Historical fiction writers have a very difficult road it seems to me. On the one hand they need to be historically authentic. Dialogue that feels completely modern will feel out of place. On the other hand, the reader shouldn’t be overburdened with anachronism.
On the whole, C. J. Sansom’s Shardlake series just about hits the sweet spot. This is my review of the third in the series. Each are stand-alone pieces but if you’ve not read anything in this series I’d still begin with Dissolution.
Fantasy writers have similar concerns. If you want to read an excellent discussion on style and fantasy, get your hands on a copy of Ursula le Guin’s From Elfenland to Poughkeepsie. I think a lot of her insights can also be applied to historical writing.
Speaking of fantasy literature, my only fantasy for the year seems to have been The Hobbit and a Terry Pratchett that I’ve yet to finish. Quelle horreur!
Happy reading, folks.
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It is the spring of 1543. Henry VI seeks Catherine Parr as his sixth wife. Matthew Shardlake is promoted to Serjeant at the Court of Requests thanks to Archbishop Cranmer. Cranmer and the reformist faction at court meanwhile follow Henry’s pursuit of Catherine with interest as she is known to have reformist sympathies. Radical lay preachers prophecy the coming of the Apocalypse, and Bishop Bonnor in London seeks to rid England of them with a new round of heresy trials.
A serial killer’s victims are murdered to fulfil the vision of Revelation 16, in which angels pour onto earth the seven vials of God’s wrath. Each killing is more gruesome than the last. Meanwhile, a young man incarcerated in the Bedlam Asylum will be burned as a heretic unless Shardlake can uncover what has unhinged his mind.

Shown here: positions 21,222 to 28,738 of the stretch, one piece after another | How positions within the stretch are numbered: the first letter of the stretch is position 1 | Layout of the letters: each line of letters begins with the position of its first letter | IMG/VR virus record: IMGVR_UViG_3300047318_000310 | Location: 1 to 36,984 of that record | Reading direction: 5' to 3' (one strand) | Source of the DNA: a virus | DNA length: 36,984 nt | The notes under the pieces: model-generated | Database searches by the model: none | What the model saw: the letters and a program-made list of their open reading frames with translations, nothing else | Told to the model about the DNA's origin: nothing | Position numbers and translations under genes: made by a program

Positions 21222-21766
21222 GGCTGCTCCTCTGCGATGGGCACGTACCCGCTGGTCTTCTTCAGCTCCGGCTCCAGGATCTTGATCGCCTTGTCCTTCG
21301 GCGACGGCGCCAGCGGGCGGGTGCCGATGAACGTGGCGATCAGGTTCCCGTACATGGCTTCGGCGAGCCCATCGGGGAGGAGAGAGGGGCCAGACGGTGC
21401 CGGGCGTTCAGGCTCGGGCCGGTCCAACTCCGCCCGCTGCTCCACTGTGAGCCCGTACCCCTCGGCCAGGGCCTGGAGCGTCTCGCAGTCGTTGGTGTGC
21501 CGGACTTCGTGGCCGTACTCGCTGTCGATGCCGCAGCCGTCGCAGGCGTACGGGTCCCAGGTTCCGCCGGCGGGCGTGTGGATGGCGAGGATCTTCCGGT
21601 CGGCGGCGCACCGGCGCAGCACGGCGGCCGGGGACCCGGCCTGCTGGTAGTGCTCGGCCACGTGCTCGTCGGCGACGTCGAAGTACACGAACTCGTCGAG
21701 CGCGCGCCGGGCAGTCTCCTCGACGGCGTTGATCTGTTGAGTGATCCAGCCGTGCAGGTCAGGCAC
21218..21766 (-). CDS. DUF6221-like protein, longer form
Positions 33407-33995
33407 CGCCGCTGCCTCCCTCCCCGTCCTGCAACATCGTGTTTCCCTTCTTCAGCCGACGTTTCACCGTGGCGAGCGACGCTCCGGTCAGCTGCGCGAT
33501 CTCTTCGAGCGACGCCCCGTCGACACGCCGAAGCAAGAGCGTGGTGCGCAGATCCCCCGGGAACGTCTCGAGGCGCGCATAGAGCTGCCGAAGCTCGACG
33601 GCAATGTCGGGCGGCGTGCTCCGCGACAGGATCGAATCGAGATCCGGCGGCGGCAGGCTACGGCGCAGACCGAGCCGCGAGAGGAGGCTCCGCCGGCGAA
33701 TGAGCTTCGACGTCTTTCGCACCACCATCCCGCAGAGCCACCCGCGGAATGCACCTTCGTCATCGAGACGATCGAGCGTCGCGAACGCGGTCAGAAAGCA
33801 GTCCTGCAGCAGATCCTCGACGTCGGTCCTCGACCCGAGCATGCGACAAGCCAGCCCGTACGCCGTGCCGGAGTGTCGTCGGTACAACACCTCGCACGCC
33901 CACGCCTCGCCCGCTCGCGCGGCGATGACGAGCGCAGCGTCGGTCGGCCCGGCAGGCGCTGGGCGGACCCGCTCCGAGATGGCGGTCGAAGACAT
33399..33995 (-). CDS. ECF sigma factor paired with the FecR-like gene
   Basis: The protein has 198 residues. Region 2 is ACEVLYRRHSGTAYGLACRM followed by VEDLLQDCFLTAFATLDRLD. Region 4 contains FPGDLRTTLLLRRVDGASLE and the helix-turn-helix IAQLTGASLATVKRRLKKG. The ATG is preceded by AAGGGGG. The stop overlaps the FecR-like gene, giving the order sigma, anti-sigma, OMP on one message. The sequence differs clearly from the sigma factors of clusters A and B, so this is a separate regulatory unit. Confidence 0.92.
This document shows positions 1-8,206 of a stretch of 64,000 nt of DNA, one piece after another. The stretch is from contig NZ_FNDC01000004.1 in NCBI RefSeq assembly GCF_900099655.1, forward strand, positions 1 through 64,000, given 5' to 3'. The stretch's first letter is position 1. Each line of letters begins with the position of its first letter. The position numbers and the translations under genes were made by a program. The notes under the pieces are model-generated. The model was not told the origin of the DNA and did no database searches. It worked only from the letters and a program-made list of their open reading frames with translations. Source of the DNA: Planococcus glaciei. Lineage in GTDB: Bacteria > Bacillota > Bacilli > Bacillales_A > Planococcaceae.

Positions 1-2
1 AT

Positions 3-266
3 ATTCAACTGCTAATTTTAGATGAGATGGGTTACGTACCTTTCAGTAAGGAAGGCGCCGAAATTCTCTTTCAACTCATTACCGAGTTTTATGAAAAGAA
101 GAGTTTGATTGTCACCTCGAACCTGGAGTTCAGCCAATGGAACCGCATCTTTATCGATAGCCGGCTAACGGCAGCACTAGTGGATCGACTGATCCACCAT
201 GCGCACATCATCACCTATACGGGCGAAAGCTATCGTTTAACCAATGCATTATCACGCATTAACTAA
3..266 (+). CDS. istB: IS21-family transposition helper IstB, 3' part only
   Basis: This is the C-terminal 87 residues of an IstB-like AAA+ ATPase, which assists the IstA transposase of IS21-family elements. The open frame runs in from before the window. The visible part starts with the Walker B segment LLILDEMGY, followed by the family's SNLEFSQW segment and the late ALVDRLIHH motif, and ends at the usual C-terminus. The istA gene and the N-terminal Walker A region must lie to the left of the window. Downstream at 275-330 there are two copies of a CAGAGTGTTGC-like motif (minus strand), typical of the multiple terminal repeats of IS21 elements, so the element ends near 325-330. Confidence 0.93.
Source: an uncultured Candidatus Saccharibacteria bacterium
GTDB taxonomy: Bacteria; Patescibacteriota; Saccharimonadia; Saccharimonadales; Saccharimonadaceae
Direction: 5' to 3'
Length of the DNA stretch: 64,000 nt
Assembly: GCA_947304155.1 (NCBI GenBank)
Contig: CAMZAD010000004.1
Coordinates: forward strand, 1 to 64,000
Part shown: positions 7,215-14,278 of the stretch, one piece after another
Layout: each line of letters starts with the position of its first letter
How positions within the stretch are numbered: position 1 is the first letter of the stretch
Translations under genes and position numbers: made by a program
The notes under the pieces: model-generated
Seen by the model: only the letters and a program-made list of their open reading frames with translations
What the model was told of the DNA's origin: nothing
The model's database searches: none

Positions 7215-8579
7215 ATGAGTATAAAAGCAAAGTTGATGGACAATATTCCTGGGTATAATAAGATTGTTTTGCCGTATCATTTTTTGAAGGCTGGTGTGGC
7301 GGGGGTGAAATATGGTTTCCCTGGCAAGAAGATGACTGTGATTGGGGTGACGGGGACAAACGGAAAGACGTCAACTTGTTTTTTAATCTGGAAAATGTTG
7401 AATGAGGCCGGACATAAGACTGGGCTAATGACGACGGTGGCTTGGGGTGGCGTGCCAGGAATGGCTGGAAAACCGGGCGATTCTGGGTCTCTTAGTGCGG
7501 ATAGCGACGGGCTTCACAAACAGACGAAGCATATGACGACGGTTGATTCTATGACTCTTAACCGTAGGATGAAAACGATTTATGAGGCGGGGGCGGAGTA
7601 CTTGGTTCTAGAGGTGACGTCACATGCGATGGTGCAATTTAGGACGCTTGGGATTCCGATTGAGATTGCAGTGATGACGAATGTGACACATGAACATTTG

This is the darkest of the Shardlake novels so far. As fear casts its shadow across England, so too shadows fall across friendships. Matthew and Guy, Barak and Tamasin are estranged as trust fails and tragedy strikes. But author C. J. Sansom is increasingly comfortable in his chosen milieu. In general, he conveys the flavour of Tudor England without resorting to anachronism. Occasionally a piece of dialogue feels out of place, such as Matthew’s ‘Back to square one’ when his investigation runs up a blind alley. The notion of a serial killer in Tudor England may sound unconvincing but the unfolding sequence is handled skilfully.
The plot perhaps rambles along rather too much for some tastes, but for me it it’s an important part of the immersion. It’s a mild antidote to the prevailing gloom that stops Revelation from becoming a piece of Tudor noir. It’s perfect reading wither you’re on the train to work or curled up on a comfy couch with a fine wine. I’m looking forward to Heartstone very much indeed.